Soccer standout JoJo Schwerha could be leaving GCC for MLS academy

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Wednesday, August 8, 2018 | 7:36 PM


JoJo Schwerha may have played his last soccer game at Greensburg Central Catholic.

The incoming senior forward is spending two weeks training and essentially trying out for the D.C. United Major League Soccer program. He was a 19-under team invitee while playing for Beadling Soccer Club out of Pittsburgh and made the trip to Washington earlier this week.

Schwerha said he could choose to enroll at the D.C. United Academy, which means he would forego his final year at GCC and expedite the process of possibly turning professional. He could take classes online.

Of course, there are no guarantees, and the Charleroi resident knows the risks as well as he does the rewards.

“I have until Aug. 19 to make my final decision,” said Schwerha, a Tribune-Review all-star and All-WPIAL pick who had 13 goals and 14 assists last season for GCC, a WPIAL Class A quarterfinalist. “This is what I want to do. I have wanted to play pro soccer since I was 4 years old.”

The 14-day tryout consists of daily training, weightlifting, meetings and games against other MLS academy teams.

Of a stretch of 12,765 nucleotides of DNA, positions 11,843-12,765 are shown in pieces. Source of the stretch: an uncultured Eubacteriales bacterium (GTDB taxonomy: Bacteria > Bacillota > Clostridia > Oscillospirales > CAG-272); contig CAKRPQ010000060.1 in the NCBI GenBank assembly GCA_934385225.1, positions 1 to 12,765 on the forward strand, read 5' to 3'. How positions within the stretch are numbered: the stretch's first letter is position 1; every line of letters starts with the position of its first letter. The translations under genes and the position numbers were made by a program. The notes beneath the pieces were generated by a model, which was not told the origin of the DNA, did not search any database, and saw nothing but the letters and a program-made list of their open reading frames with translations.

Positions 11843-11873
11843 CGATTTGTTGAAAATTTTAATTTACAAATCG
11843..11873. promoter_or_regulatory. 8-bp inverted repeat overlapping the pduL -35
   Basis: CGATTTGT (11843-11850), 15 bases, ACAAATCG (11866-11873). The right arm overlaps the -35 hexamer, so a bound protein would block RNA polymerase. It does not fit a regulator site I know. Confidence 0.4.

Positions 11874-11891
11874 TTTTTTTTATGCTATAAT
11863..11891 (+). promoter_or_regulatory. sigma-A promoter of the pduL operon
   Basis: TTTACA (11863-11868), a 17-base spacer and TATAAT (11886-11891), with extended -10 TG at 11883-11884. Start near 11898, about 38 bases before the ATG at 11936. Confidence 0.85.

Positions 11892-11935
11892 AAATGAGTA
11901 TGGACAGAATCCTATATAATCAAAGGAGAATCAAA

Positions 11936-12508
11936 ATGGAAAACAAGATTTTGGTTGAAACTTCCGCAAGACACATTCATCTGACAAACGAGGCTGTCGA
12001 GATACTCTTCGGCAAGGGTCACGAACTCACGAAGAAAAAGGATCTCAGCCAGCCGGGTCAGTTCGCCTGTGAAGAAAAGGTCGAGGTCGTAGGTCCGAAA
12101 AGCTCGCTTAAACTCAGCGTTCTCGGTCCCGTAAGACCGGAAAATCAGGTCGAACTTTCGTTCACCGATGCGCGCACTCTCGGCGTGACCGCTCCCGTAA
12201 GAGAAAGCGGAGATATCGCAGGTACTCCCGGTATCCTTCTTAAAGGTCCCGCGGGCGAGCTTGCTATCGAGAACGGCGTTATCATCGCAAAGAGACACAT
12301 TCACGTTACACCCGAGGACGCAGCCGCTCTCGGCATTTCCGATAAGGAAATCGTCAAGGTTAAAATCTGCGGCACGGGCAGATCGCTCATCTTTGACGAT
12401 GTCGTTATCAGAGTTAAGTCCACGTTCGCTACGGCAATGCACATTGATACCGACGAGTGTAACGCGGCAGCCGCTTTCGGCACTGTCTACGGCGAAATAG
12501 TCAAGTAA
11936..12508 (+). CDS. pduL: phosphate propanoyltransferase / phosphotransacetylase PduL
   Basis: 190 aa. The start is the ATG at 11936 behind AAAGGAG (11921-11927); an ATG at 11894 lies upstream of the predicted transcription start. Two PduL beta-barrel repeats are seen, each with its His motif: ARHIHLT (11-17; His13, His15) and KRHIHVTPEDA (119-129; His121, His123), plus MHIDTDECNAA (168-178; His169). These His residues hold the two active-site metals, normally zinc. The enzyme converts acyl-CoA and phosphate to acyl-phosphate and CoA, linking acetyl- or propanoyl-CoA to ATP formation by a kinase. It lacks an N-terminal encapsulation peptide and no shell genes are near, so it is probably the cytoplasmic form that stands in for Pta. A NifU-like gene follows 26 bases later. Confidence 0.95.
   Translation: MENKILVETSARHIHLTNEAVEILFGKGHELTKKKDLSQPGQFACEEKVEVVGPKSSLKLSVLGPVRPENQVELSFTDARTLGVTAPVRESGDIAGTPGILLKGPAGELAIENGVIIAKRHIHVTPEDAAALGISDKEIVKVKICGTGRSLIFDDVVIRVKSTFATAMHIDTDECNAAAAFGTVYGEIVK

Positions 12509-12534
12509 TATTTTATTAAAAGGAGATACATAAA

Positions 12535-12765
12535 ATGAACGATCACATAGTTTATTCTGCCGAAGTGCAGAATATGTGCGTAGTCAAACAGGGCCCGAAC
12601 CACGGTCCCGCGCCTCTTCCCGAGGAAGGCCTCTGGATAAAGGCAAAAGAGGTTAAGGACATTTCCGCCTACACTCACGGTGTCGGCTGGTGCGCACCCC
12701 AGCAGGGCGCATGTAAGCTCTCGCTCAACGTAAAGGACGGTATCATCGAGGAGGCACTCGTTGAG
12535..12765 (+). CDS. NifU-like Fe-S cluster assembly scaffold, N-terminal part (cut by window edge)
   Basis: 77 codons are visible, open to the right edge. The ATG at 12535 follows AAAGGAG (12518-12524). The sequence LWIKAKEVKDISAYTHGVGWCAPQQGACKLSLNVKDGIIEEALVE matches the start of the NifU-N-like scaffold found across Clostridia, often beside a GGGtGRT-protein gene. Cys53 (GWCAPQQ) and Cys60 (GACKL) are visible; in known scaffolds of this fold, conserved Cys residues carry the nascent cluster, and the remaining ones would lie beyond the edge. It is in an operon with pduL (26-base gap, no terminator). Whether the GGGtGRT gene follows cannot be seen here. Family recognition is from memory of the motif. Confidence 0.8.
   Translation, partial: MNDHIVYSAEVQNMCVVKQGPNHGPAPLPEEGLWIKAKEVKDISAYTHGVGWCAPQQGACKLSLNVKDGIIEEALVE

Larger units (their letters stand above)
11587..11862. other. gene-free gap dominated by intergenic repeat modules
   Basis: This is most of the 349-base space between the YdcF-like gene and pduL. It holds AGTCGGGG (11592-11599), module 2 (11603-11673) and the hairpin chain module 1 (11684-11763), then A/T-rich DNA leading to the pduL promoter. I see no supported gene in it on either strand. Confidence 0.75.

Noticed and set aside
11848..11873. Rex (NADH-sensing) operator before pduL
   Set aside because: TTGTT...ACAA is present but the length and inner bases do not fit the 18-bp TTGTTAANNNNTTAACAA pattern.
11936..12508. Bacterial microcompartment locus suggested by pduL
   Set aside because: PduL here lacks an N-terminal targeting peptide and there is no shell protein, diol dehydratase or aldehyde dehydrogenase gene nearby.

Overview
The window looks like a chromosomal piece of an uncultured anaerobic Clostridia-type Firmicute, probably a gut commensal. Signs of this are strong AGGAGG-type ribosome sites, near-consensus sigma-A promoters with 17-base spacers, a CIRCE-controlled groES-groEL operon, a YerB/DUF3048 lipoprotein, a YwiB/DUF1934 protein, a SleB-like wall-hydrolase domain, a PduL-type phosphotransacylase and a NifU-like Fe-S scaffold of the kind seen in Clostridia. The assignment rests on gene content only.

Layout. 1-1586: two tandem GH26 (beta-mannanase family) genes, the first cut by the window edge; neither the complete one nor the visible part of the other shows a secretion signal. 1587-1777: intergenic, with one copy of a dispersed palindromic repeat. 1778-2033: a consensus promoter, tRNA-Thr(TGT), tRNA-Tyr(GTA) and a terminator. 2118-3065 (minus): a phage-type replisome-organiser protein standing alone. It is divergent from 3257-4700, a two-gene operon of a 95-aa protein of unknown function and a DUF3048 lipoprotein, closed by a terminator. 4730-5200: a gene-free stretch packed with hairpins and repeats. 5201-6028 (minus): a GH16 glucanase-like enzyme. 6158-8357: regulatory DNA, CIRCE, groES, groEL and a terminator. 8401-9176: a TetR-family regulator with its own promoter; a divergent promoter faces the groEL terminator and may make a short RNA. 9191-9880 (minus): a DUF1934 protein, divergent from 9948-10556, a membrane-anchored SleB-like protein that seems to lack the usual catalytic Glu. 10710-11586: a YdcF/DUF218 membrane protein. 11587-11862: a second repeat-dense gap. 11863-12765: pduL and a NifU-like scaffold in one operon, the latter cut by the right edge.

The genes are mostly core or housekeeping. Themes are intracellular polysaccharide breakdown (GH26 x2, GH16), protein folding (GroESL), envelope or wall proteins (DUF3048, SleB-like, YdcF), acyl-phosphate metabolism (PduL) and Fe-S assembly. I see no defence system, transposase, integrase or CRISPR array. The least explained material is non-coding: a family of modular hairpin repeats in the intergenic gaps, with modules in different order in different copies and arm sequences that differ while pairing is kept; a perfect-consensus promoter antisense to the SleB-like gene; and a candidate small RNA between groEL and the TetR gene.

Should the process not match the speed at which it’s being pursued, Schwerha said he could be afforded a “gap” year, which would give him a break between high school and college.

He does not have any Division I offers but is confident his appearance in the academy could change that. This experience could open doors to other professional prospects, possibly even the USL where the Pittsburgh Riverhounds play.

Schwerha has played cup soccer since he was 13, bouncing around from Century United, to the Riverhounds to AFC, before settling in with Beadling. He played on a regional qualifier last season before the MLS preseason invite came along.

“There was a time when I didn’t feel like I was as good as I thought,” he said. “There were kids that were picked ahead of me I knew I was better than. That motivated me, but I didn’t give up.”

With coaches watching his every move to see if he is good enough to play at the highest level, Schwerha plans to plow forward with tunnel vision. He is past the romanticizing stage and ready to work.

“I have to go out every day and work harder than everyone else,” he said. “I am the hardest worker I have ever met.”

Bill Beckner is a Tribune-Review staff writer. You can contact Bill at bbeckner@tribweb.com or via Twitter @BillBeckner.

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